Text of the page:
By Kevin Dennean, David Perlman and Matthew DeMichiel
While we remain skeptical on cryptocurrencies, we still believe their underlying technology – blockchain – has promise. Also known as distributed ledger technology (DLT), we believe this new class of technology will have application across multiple industries and, one day, drive significant economic value.
That said, although we believe DLT is where the "rubber meets the road" for innovative ledger and data sharing technology, we think there could be significant friction that will likely impede widespread adoption for a number of years.
Case in point is the shipping industry, which has existed for millenniums; it is clearly an antiquated business that is ripe for modernization and digitalization. However, the path to modernization won't be easy. We believe there will be significant friction in getting the entire shipping ecosystem – including shipping companies, ports, customers, and regulators – not only to invest in new technology to support the DLT effort, but more importantly, to change long-standing business processes.
Rather than broad-based adoption that reinvents entire industries, it may be more plausible to expect incremental adoption of DLT for very targeted applications and use cases. For instance, global money center banks are looking to use DLT to improve efficiency in their swaps business. In this case, we think this could happen fairly quickly as there are only a few dozen money center banks worldwide and they have sophisticated IT departments. But this isn't as ambitious as reinventing shipping.
The possibility of a longer-than-expected adoption of DLT has not dampened investors' appetite for DLT-themed investment strategies. In fact, so far this year, there have already been three exchange-traded funds (ETFs) issued that focus on companies that have some sort of exposure to the DLT ecosystem. Two of the ETFs track indices while the other is actively managed.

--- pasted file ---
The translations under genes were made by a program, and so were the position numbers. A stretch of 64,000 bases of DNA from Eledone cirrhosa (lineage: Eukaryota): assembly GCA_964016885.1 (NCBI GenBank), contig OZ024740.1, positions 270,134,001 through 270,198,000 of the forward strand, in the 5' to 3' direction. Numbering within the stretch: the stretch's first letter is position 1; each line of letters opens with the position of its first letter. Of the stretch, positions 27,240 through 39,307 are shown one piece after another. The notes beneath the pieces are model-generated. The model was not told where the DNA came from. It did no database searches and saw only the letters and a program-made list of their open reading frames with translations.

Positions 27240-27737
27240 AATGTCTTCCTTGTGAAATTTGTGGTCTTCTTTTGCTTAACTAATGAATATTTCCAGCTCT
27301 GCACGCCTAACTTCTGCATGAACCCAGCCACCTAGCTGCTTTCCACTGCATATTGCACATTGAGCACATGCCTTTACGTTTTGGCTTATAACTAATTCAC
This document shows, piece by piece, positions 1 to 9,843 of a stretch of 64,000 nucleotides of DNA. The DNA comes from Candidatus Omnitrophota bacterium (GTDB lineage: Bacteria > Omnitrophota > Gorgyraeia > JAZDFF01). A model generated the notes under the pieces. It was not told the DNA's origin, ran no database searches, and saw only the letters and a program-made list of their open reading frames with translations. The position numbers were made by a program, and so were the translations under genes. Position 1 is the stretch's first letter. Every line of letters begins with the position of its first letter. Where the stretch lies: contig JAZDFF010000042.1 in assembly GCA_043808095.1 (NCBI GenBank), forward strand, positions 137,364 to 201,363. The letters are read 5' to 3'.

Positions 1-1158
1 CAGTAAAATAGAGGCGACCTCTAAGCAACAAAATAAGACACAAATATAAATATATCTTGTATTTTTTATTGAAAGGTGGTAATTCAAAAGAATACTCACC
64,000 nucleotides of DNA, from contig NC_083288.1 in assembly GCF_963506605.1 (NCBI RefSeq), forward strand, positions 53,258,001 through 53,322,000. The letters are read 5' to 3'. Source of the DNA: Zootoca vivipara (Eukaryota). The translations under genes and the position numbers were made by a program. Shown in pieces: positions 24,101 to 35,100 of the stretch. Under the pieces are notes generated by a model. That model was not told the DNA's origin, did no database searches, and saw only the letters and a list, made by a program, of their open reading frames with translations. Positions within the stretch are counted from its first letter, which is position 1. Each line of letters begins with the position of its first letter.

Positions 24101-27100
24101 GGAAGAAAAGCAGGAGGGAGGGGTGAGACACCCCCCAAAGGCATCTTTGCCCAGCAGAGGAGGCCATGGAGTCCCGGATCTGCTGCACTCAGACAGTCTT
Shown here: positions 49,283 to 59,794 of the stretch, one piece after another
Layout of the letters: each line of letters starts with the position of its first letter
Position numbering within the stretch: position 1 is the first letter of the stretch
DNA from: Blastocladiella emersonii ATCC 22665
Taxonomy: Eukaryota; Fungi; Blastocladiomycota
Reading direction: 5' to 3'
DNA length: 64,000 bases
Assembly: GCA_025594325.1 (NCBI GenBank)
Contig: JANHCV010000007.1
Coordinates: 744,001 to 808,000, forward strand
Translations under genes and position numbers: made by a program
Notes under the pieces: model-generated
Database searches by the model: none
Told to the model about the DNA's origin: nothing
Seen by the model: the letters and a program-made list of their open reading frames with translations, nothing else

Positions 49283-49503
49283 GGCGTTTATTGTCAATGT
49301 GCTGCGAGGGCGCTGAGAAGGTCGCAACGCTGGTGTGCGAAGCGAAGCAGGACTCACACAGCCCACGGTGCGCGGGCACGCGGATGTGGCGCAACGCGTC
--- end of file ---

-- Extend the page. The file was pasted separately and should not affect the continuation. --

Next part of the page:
When investing in a fund targeting an emerging industry, it’s important to remember that, oftentimes, pure-plays do not exist. So, to make up for this, the index methodologies (for passive products) or investment strategy guidelines (for active products) will incorporate both non-pure-play companies as well as companies within related industries.
For DLT, this seems to be taken to the extreme. The industry is so new that most companies do not have reporting guidelines that separate out revenues and spending derived from DLT. Further, the universe of companies using the technology in a meaningful way is extremely limited. So, there is no standard on what criteria to use to measure meaningful DLT exposure for inclusion in a fund.
To make up for the lack of criteria, the ETF index methodologies or investment strategy guidelines will instead rely on analyzing a company's products or services, investor resources (financial reports, earnings releases, etc.), and news outlets or industry reports that provide information on a company’s current or future plans for DLT.
Companies that directly or indirectly enable the use of DLT products and services as well as companies that could use or stand to benefit from the technology could be included. Due to this broad definition and low thresholds to satisfy the criteria, you'll see a wide range of companies within the ETFs. This may include, but is not limited to, large technology companies, semiconductors, banks, and capital markets companies. Over time, as the DLT ecosystem develops, a purer-play universe may develop.
Over the last few years, both companies and investors alike began to realize the potential of DLT. Now, in 2018, we stand at a point where key early DLT adopters will begin to transition identified use cases from 'proof-of-concept' into 'production parallel' where the goal is to scale an application while testing for shortfalls and inefficiencies, and by the end, determine whether a concept will provide increased value compared to the legacy technology.
While corporate IT spending on DLT is estimated to grow at a compounded annual growth rate of 81.2% over the next five years, according International Data Corporation (IDC), the percentage of overall IT spending dedicated to DLT will remain low with estimates of spending reaching only $9.2 billion by 2021. If we compare this against the $3.4 trillion in global IT spending as of the end of 2016, we can see that company spending on DLTs will remain just a footnote over the foreseeable future.
In sum, we do not see DLT as a meaningful driver of returns or operational efficiencies at this time. And we believe it could take years for DLT to impact the bottom lines of the world's larger, publicly-traded corporations. But the technology still holds promise.